In 1969, after having already been held hostage for four years, a graduate of the United States Naval Academy faced a lonely choice in a North Vietnamese prison camp: how to prevent his captors from using him in a propaganda piece. James Stockdale chose to smash his own face in with a stool rather than give “aid and comfort” to the enemy.
In the early years of Stockdale’s seven-year imprisonment, the current president of the United States was enjoying the comforts of Wharton Business School, having received four draft deferments to attend college (he received another after graduation for supposedly having bone spurs in his heels). He would later go on to make fun of POWs of that era, claiming John McCain was not a war hero because he was captured.
In 1972, a graduate of the U.S. Naval Academy named John Ripley low-crawled and pulled himself along the underside of the Dong Ha bridge for over three hours, making multiple trips with explosives. His actions, all done under fire from the North Vietnamese Army, earned him the Navy Cross for valor. In 1972, Donald Trump, who took over his father’s apartment rental business, was a year away from being sued by the Justice Department for refusing to rent apartments in one of his buildings to black people.
On Sept. 11, 2001, thousands of graduates of the U.S. Naval Academy steeled themselves for a mission to bring violence to our enemies. After the World Trade Center Towers fell, Donald Trump bragged on TV that a building he owned was now the tallest in downtown Manhattan.
On Feb. 1, 2003, a graduate of the United States Naval Academy named William McCool was at the helm of the space shuttle Columbia when it broke up during reentry. The current president was then gearing up to become the host of a reality TV show called “The Apprentice.”
In late June of 2005, two USNA graduates named Erik Kristensen and Mike McGreevy insisted on being in the lead aircraft riding into a hot landing zone in Afghanistan’s Korengal Valley to come to the aid of their wounded, outnumbered and about to be overrun team of SEALs. The helicopter was shot down, and they and more than a dozen others lost their lives. A few months later in that same year, the current president of the United States was captured in a recording bragging about assaulting women: “I just start kissing them. It’s like a magnet. Just kiss. I don’t even wait. And when you’re a star, they let you do it. You can do anything ... Grab ‘em by the [crotch]. You can do anything.”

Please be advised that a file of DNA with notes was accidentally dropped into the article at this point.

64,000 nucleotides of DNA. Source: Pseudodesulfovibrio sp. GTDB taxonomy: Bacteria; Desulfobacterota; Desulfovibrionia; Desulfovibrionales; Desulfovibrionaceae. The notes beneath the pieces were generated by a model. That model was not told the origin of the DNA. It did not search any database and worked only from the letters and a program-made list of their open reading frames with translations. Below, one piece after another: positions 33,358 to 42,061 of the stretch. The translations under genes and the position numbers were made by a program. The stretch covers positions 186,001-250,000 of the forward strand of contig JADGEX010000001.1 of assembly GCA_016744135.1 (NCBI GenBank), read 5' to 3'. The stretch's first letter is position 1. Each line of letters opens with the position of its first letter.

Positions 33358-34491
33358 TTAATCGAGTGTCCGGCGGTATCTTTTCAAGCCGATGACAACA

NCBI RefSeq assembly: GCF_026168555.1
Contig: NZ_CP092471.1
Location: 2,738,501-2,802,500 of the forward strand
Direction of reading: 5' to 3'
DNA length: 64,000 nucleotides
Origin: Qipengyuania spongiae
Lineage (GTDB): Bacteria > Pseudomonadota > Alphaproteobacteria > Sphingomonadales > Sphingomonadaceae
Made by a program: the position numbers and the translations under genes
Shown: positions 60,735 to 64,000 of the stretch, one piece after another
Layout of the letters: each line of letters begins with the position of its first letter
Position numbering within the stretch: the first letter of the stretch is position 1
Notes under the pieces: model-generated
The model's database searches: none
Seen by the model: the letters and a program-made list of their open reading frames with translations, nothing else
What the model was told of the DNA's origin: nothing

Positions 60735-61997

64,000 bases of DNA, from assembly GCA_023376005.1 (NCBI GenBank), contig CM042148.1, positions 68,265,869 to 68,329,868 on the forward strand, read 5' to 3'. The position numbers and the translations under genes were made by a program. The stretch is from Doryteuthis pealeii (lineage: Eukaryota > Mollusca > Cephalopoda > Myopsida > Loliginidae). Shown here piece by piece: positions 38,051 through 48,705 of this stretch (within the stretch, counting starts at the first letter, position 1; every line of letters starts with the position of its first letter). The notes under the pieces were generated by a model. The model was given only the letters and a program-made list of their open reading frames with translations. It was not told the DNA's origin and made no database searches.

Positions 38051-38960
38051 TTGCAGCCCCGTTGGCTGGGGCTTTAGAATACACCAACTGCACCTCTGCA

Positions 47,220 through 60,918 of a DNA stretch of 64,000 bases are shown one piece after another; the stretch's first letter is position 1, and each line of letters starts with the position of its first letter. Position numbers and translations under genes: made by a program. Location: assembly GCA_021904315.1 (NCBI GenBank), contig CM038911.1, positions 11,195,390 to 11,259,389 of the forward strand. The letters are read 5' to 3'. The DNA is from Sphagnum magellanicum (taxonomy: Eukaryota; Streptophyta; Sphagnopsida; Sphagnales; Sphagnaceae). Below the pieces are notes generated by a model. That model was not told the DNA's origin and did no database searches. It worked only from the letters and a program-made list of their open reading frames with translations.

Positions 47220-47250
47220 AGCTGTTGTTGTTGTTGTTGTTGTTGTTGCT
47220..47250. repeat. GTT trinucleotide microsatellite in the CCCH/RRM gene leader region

These are just a few of many examples of graduates of the U.S. Naval Academy making big choices laden with courage and self-sacrifice that come from a history of countless small choices: to be truthful, to stay committed to a code of honor and duty, and to choose a harder right over the easier wrong — even if the choice is contrary to their own short-term personal interests. These are the choices that make one fit to lead.
Contrast this to the personal and professional honor of the sitting president of the United States, who time and again makes small choices guided by self-interest, ego, impulse and immediate self-gratification. He could never do what we ask our U.S. Naval Academy graduates to do. He is a physical coward, a liar and no leader at all.
It is right and fitting that the president of the United States give a commencement address to a service academy’s graduating class. It is also right and fitting that citizens of the democracy for which these graduates will soon be charged with protecting point out the personal cowardice, narcissism and incompetency of the current president.
Those of us who have served in this nation’s wars owe it to our new graduates to point out how better served we would all be if in 2020 our small choices as citizens added up to one big choice — one that will deliver us a leader whose personal choices and conduct are more in keeping with the honorable traditions of our alma mater.
Dr. Daniel Barkhuff (email@example.com) is president of Veterans For Responsible Leadership, a 2001 U.S. Naval Academy graduate and a former Navy SEAL. William Burke is the general counsel for VFRL; he was also a 2001 graduate of USNA and served as a submariner from 2001-2006.